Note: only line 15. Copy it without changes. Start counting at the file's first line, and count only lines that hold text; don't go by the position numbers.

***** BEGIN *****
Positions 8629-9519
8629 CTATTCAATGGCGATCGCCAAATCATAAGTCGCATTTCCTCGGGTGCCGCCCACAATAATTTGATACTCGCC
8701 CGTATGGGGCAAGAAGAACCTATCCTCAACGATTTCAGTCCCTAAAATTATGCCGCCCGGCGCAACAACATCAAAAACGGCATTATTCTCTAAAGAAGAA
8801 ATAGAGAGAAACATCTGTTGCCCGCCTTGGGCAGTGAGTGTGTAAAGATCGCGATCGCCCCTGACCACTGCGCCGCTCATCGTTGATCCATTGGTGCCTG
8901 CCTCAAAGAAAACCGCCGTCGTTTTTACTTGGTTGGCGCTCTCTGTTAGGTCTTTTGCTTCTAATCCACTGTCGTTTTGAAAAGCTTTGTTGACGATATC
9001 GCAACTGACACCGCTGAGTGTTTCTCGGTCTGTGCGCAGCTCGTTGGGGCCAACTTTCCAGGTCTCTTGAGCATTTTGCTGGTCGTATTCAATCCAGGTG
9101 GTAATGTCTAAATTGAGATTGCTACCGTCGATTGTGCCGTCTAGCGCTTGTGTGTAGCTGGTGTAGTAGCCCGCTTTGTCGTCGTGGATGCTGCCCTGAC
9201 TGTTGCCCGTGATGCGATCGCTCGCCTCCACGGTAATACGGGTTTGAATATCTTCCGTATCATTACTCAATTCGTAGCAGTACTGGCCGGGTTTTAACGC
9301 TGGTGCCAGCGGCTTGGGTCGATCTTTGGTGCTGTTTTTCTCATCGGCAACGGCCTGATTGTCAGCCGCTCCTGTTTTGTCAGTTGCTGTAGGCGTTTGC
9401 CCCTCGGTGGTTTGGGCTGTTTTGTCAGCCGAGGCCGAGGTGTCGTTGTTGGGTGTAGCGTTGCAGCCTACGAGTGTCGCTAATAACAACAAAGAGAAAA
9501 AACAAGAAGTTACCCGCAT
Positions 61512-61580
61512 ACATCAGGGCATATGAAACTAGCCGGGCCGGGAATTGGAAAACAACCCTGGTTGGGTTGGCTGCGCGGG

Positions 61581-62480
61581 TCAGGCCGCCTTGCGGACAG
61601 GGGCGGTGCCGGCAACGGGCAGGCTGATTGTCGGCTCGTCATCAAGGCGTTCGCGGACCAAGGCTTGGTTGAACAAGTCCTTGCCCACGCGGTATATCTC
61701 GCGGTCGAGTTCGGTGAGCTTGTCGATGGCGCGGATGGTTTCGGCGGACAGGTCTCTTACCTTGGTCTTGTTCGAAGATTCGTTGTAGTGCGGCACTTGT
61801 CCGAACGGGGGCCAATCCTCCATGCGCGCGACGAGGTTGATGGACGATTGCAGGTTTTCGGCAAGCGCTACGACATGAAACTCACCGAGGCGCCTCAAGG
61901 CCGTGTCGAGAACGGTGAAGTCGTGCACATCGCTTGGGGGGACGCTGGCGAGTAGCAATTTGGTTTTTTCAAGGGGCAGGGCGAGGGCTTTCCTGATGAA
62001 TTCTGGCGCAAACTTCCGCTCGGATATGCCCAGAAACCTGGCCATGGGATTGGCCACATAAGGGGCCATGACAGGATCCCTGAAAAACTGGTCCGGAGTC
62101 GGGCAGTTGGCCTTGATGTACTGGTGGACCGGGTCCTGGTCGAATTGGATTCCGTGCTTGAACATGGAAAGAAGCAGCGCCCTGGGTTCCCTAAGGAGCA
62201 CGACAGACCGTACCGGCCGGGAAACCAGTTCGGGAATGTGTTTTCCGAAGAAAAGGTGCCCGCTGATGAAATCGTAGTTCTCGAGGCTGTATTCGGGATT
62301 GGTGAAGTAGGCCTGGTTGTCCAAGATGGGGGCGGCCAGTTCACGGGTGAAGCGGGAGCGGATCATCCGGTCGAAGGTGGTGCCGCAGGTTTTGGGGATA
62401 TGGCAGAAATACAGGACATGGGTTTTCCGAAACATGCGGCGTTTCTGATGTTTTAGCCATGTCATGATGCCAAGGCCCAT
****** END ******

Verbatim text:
61581 TCAGGCCGCCTTGCGGACAG